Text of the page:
Peter Weir (Sydney, 1944) is the closest to an English gentleman who has given Australia. He is also the director who knew how to redefine the 80s with an uninterrupted series of masterpieces. From Gallipoli to Marriage of convenience through The year we live dangerously, Only witness or The club of the dead poets without forgetting cult tapes such as Picnic in Hanging Rock or The Last Wave , he is the evident proof that there was a time in the that commercial cinema could also be interesting. And the Truman show . And Master and Commander . Now he arrives in Madrid well prepared for tributes, walks and memory. The Spanish Film Library meets a retrospective of his career while the Madrid Film School (ECAM) opens its classrooms for a class, as it can not be otherwise, masterful. "I had a different memory of Madrid," he says. From the windows of the hotel located in the same square of the Cortes of Madrid, a demonstration of retirees. And on television screens, Barcelona on fire.

Q. How do you see this Spain so convulsed?

R. It reminds me of The Fall of the Roman Empire . The trials, the streets standing ... I don't know why, but before I came here I was reading the book and I said to myself: "This is exactly what happens in Spain." (Serie)

P. started making movies in the early 70's. In your opinion, what is the most important change your trade has undergone?

A. The cinema that I met no longer exists. I speak of the sensation of cinema, of the room ... I am not inclined to nostalgia, but that experience is a radical change in man, in art.

Q. What has disappeared is perhaps the central role of cinema in culture ...

A. What has disappeared is the director. I don't mean festival film, but the one intended for the general public. Television is a medium for writers or producers or 'showrunners' ... And cinema has ceased to have an identifiable voice.

Q. Is it recognized in the definition that identifies you as the last of the classic directors?

A. I remember a conversation in Venice with Fred Zinnemann. He told me that he believed I was one of his. I was flattered. I feel very close to the Hollywood of the 30s, from people like William Wyler. If I had a superpower I would not hesitate to move back in time to that time or even further back, to silent movies. I would like to have attended that moment when the cinema became sound.

P. Paul Schrader maintains that we live a strange time where there are no rules. The post-rule era calls it ...

A. I think we live very close to the extinction of a model that we consider eternal for decades. I remember a chapter of 'The Fall of the Roman Empire ' in which Emperor Constatino insists on building a new capital in Constantinople from the foundations. Then he realizes that all the referents who shaped his world no longer exist. The Greek sculptors who served as a model for the Roman Empire no longer live. And an instant arises very close to the horror. We had to wait for the Renaissance to see how everything was reborn again. There is always a need for art that makes us escape the routine. I am pessimistic, but only in the short term.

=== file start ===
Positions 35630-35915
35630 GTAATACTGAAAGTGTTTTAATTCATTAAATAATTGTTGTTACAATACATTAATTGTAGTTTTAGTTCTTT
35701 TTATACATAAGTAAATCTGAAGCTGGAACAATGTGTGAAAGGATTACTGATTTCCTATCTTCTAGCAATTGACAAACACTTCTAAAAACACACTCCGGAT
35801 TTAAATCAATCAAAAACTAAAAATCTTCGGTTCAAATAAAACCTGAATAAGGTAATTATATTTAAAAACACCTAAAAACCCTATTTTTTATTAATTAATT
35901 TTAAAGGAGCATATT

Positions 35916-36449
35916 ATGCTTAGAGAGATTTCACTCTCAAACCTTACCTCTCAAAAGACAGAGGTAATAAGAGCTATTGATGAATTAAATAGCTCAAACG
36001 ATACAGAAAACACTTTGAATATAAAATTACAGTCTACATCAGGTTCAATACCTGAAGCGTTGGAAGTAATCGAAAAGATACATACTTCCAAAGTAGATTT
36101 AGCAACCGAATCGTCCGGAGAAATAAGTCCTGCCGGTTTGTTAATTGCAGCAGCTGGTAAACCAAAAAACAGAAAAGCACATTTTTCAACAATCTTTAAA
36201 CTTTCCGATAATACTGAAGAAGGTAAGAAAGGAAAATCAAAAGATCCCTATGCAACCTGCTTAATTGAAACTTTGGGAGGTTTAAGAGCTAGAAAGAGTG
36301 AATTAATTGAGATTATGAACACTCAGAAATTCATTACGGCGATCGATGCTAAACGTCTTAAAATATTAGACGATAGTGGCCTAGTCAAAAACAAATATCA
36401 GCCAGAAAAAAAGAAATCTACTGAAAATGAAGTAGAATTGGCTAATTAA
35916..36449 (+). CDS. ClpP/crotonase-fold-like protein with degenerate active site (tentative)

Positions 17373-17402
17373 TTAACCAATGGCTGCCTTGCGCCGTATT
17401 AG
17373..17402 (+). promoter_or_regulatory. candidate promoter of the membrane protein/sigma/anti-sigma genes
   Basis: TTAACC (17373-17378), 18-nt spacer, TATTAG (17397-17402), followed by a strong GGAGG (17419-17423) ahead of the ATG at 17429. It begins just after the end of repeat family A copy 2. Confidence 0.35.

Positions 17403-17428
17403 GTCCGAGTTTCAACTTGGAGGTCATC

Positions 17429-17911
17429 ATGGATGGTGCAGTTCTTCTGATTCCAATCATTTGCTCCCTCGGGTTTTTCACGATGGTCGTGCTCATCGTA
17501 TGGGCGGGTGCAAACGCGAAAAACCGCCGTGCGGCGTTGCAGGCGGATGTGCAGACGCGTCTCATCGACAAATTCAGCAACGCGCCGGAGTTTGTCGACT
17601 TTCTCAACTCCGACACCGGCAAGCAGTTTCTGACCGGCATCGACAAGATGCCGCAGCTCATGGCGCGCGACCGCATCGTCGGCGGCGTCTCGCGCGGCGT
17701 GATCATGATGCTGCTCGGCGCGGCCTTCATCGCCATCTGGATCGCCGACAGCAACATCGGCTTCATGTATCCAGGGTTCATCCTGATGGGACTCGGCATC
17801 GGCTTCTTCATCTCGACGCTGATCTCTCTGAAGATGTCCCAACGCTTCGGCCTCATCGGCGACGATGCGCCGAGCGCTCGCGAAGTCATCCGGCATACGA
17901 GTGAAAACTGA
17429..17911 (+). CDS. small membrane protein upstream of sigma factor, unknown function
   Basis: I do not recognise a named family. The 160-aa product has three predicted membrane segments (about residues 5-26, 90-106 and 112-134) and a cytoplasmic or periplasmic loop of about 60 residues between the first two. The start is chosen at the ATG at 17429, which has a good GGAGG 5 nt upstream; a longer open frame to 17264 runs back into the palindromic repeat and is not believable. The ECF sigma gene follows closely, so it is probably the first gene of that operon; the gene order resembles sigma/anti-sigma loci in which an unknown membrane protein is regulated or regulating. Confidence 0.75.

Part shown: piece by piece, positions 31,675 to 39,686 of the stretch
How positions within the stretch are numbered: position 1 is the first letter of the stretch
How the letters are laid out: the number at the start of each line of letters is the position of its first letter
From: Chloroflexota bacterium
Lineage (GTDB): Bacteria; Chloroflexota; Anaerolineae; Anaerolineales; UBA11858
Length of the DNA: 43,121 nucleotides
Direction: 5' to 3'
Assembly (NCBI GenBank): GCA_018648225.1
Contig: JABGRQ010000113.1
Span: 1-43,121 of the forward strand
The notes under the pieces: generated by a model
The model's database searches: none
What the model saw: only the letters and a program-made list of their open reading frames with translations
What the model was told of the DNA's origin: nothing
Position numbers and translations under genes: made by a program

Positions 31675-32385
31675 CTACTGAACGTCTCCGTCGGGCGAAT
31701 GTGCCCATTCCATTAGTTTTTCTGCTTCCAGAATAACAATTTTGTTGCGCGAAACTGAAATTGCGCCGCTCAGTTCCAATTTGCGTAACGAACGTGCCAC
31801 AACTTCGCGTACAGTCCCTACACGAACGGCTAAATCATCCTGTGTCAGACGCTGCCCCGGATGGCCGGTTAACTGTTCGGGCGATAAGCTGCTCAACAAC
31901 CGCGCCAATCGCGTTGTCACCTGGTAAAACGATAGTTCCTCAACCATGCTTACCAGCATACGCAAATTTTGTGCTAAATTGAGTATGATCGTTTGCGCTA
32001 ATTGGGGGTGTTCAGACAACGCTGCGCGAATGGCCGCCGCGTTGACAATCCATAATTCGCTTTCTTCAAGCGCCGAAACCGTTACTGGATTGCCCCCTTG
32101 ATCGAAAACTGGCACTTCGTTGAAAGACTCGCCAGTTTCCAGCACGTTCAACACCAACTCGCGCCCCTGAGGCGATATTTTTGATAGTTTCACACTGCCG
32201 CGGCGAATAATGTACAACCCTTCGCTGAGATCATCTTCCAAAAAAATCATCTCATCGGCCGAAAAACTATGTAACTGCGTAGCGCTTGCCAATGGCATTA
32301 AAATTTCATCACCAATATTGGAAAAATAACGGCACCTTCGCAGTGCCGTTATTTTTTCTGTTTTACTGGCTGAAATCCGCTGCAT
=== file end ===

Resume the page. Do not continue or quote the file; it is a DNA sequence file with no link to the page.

Q. What did the 80s have for you? It is assumed that, compared to the splendid previous decade, it was a disappointing time ...

A. What happened to me is that I decided to make the leap to Hollywood, but I did it from the admiration for that world. I didn't feel that I was betraying anything but quite the opposite. I was looking for new inspiration, new territories, new landscapes ...

P. In the 80's it was possible to make popular cinema also have an author's seal. It seems that this is no longer possible, that the language of cinema itself has degraded ...

A. I think that is part of the general decline. There is an excess of indulgence. Perhaps it is a reaction to snobbery in which a certain cinema has fallen. That has made popular cinema increasingly simple. Sometimes I think it is an advantage to have been born in a place like Australia or America where theoretically there are no classes or that sense of superiority so specific to certain circles.

Q. Recently, Martin Scorsese said that superhero cinema is not cinema, it is another kind of show ...

A. Perhaps it is a disease that not only infects the cinema but also the entire culture. There is a longing to prolong childhood. Culture and cinema have become infantilized. We have all grown up reading comics, but this current obsession with converting cinema is an amusement park for teenagers is incomprehensible to me.

Q. Maybe you have connected what you just said with the premonition of ' The Truman Show' . The whole reality turned into a show ...

A. Absolutely. Not long ago I visited Dubai and you realize that this is a kind of experiment of what the world will be shortly. They live in a bubble in the middle of the desert, as if they were on Mars. Everyone smiles. It is as if there was someone handling everything from the control as the character of Ed Harris in the movie. What is not seen is the exploitation behind.

Q. You have just presented at the 'Master and Command' Film Library, what moved you to this movie?

A. The desire to live the same lives of the characters. And that was the case for everyone who worked on it. We still keep in touch and treat each other as part of the same crew. It was a very complicated shoot where everything was real: from the boats to the explosions ... And so it was that I burst my eardrum.

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